7) What is the benefit of practicing classical Japanese martial arts in the 21st century -especially for someone who isn’t Japanese?
Whilst the weapons of Yagyu Shingan-ryu are archaic, I do have a valued sense of satisfaction when practicing with them. When I was teaching police recruits at the Police Academy, I would teach the firearms handling methods based around the Yagyu Shingan-ryu sword drawing principles. The same applied also when I taught the long baton and extensible baton techniques, much like the hanbo; it was much like kata and the recruits enjoyed the teaching method as opposed to additional methods of teaching by other police instructors who had no Japanese classical or modern martial art experience.Through experiences such as those, I and my Yagyu Shingan-ryu students, including police officers and civilians, gained the added benefit of creating strong relationships here as well as in Japan with our fellow practitioners and with Japanese police officers. One more benefit is that this practice keeps me physically sharp and focused and that is allows the few students I teach Yagyu Shingan-ryu to appreciate the tradition and the efforts of our headmaster Shimazu Kenji sensei.”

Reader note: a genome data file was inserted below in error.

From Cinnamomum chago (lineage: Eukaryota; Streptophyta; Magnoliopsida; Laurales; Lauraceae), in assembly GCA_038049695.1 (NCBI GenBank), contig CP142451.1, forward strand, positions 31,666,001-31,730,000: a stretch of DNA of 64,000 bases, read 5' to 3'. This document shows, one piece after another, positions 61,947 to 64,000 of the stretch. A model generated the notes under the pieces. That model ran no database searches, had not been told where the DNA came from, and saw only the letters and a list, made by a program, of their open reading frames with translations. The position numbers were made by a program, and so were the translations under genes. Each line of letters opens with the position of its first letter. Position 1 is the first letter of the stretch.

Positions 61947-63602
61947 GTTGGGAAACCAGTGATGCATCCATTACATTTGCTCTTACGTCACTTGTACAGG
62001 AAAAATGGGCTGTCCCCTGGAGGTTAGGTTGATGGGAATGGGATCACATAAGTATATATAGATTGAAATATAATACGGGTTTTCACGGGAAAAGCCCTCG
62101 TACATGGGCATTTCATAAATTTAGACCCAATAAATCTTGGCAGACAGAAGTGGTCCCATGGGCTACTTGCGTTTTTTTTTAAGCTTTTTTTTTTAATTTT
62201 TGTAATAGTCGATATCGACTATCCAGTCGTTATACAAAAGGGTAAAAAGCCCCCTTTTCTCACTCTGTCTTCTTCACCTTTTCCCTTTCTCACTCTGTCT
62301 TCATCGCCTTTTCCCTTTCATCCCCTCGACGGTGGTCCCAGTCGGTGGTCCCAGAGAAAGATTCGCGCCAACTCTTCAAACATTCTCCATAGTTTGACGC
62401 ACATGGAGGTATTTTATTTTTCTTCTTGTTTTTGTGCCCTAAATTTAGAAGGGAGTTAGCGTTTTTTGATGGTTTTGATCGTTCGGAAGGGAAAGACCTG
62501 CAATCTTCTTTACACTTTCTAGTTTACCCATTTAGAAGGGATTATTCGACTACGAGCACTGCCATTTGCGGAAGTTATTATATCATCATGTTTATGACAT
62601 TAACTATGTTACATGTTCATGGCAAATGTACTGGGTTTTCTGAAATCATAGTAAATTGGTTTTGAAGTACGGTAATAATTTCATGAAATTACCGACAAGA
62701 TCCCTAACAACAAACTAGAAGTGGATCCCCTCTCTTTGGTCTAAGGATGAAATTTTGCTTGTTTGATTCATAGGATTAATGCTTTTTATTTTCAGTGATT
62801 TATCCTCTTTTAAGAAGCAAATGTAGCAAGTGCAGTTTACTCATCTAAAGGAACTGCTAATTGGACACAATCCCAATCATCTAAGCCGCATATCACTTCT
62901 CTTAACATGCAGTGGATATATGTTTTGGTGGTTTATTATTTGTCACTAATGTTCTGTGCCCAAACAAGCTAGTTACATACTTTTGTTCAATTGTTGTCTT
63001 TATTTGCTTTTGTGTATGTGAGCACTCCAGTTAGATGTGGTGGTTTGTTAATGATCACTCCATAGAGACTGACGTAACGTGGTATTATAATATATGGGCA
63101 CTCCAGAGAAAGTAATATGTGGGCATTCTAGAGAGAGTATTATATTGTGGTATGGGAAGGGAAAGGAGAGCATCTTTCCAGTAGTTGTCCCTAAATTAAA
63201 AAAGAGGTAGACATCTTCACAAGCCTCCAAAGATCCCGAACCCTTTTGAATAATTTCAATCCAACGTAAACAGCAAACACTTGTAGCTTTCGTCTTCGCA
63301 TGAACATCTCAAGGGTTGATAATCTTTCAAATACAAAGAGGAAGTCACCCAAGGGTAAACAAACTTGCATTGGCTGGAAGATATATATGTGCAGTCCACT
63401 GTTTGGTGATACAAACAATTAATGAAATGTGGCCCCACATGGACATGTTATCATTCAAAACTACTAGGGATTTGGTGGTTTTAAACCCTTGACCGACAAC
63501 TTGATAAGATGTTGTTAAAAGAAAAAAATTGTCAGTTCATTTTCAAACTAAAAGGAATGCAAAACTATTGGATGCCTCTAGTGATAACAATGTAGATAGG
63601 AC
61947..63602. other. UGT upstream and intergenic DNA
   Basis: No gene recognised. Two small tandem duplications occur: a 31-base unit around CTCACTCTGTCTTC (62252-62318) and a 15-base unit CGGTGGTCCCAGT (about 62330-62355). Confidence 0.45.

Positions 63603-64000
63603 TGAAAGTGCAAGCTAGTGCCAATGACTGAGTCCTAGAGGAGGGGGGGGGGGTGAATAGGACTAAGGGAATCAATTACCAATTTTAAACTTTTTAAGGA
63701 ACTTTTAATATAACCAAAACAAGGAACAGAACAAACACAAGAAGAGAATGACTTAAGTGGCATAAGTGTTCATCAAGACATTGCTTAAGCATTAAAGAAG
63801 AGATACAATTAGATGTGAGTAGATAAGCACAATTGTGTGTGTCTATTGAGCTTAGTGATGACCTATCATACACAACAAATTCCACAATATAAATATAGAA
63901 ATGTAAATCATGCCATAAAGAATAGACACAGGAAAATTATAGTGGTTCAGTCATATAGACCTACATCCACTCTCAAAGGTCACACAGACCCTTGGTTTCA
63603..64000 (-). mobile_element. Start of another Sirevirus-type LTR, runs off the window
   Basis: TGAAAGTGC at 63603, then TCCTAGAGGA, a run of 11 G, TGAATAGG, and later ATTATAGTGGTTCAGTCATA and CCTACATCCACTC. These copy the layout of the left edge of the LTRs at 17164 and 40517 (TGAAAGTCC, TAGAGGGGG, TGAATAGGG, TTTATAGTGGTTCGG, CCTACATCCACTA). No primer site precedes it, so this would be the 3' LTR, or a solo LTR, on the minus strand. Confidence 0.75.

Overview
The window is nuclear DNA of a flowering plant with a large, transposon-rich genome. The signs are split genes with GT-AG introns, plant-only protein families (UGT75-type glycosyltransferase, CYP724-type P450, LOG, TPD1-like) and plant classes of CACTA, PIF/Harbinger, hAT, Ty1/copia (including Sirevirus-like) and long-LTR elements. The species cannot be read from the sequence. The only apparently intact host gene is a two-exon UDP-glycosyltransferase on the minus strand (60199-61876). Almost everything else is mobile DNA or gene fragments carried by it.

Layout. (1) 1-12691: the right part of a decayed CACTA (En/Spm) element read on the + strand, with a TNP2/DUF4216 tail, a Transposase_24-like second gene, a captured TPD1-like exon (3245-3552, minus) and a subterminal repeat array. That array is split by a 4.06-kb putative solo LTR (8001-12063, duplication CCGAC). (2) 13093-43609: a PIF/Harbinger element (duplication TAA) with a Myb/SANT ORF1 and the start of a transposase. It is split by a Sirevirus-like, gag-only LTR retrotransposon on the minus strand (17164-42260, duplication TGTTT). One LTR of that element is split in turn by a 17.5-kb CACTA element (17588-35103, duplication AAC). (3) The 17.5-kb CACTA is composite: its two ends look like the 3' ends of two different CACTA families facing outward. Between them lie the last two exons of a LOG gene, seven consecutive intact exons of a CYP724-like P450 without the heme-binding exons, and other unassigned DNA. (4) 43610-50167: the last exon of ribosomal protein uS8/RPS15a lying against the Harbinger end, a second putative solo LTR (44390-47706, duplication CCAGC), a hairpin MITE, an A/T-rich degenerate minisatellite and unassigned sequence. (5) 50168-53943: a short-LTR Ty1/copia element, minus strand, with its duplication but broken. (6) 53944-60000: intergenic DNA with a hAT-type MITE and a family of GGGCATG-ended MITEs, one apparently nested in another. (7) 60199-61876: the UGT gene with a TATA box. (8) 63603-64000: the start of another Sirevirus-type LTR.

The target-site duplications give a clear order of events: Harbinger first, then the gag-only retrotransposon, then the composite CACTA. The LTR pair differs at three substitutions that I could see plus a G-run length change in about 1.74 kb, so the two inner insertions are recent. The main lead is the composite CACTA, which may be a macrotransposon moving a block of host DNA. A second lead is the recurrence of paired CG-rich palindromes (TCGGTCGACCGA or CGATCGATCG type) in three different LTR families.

8) Is there a Japanese community in you city? Do you have any connections to them and to other aspects of Japanese culture?
There is no Japanese community in Gunnedah. However, I do have a few Japanese friends in Sydney which is 500km from Gunnedah.